A reserve fund is an account that condominium corporations maintain solely for major repairs and replacements of common elements and assets. The Condo Act requires that corporations conduct periodic reserve fund studies to determine whether the amount of money in the fund and contributions collected from owners are adequate and can sustain expected costs of major repair and replacement of the common elements and assets.
Understanding Reserve Fund Studies
Reserve Fund Studies can only provide an estimate of future costs. They are similar to a homeowner’s plan for saving for keeping their home in good repair. Importantly, studies must be completed by qualified professionals with expertise in this area.
Contents of a Reserve Fund Study
Reserve fund studies are very important and have specific content requirements under the Condo Act and its associated regulations. Reserve fund studies will typically include:
1. Physical analysis – an assessment of the corporation’s component inventory including year of acquisition, remaining life, estimated cost of replacement, etc. for each item.
2. Financial analysis – an assessment of the financial health of the reserve fund that must include a description of the financial status of the reserve fund as of the date of the study, a recommended funding plan projected over a period of at least 30 consecutive years, etc.
Types and Timing of Reserve Fund Studies
A condo corporation must complete a class 1 study within the first year following the registration of the declaration and description. After the first class 1 study is done, the class 3 and class 2 studies are done on an alternating basis at least every three years as seen below:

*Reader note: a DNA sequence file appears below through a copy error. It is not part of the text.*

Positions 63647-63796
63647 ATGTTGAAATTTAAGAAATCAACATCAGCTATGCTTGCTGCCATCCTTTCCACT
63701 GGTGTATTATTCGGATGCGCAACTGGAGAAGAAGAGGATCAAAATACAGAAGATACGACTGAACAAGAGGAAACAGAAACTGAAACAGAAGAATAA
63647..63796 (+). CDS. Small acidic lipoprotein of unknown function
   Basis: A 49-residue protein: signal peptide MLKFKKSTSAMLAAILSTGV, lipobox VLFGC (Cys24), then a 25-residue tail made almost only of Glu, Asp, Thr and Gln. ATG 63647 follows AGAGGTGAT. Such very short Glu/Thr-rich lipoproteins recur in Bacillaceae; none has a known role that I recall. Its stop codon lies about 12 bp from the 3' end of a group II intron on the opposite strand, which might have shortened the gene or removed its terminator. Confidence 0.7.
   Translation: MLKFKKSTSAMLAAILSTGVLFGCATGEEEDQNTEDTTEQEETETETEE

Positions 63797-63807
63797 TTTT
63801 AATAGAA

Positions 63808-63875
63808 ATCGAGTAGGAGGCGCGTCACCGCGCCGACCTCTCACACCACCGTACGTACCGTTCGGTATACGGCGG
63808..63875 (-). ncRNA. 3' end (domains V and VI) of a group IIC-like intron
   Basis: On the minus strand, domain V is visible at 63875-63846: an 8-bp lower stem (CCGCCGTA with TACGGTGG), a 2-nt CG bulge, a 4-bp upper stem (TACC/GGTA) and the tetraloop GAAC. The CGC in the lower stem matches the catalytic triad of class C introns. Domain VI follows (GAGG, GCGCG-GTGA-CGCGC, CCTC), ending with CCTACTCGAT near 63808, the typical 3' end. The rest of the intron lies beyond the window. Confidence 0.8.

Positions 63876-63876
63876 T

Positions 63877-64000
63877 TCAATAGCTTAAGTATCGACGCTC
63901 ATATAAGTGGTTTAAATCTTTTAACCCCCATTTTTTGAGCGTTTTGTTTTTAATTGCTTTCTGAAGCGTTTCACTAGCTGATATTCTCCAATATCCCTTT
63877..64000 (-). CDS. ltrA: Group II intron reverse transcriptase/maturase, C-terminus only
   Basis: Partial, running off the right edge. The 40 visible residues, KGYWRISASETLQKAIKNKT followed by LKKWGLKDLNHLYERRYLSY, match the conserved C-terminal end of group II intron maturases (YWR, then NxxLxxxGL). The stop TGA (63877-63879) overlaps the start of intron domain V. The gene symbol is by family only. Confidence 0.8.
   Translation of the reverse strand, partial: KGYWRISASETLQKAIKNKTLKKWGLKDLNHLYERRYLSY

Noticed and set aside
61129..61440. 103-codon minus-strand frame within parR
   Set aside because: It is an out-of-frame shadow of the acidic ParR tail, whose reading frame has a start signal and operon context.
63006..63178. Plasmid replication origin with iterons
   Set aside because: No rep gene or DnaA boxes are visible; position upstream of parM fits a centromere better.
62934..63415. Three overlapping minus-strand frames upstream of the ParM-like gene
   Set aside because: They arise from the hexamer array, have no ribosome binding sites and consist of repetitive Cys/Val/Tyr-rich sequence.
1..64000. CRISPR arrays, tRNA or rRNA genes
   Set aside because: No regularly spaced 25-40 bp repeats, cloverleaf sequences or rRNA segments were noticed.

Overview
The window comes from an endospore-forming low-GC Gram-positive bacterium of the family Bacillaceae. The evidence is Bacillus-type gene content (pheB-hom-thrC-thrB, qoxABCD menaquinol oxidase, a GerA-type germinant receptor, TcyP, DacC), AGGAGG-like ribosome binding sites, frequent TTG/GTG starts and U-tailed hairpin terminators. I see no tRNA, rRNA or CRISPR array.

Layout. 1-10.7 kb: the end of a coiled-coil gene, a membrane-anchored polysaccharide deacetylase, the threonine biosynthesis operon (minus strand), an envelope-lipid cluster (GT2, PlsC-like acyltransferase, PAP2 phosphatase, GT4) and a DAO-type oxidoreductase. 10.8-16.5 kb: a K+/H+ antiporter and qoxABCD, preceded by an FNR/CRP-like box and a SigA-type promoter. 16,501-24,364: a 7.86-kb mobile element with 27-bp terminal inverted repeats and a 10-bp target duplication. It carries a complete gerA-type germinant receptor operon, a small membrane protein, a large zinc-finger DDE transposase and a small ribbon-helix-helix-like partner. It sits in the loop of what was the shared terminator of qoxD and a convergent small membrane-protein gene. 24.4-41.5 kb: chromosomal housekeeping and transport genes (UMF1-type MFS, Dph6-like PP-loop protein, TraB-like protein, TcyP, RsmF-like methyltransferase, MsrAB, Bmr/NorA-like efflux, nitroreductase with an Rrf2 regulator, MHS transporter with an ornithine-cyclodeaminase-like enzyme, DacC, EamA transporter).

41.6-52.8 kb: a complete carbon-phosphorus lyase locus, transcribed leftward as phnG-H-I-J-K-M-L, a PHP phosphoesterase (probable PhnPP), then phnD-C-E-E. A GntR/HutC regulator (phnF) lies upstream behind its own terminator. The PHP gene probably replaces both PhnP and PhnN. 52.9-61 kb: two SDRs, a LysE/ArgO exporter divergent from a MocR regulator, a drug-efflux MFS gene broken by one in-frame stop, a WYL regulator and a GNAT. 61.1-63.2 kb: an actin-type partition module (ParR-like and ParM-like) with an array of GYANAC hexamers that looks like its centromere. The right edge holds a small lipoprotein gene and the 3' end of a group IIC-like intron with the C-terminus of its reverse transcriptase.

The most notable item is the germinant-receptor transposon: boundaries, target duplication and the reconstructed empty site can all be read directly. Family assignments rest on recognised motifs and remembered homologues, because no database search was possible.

Plans for Future Funding
Condo boards must review the reserve fund study within 120 days of receiving it and propose a plan for future adequate funding.
The plan must ensure that the fund is adequate by the fiscal year after the study was completed. This may require that boards increase contributions to the fund.
Boards must decide how much to contribute to the fund and should be cautious if choosing to deviate from professional advice. Ignoring this advice could lead to liability issues for directors.
Notice of Future Funding
Boards must send owners a notice of future funding within 15 days of proposing a plan. The notice must contain:
- A summary of the reserve fund study
- A summary of the proposed plan for future funding
- A statement indicating the areas, if any, in which the proposed plan for future funding differs from the reserve fund study
This notice is not an ad hoc document created by the condo board, but rather a specific form that the condo corporation is required to use under the Condo Act.
The board must also send the corporation’s auditor copies of the reserve fund study, the proposed plan for future funding and the notice that was sent to owners. After this is complete, board must implement the proposed plan 30 days from the date on which they sent the plan to the owners and the auditor.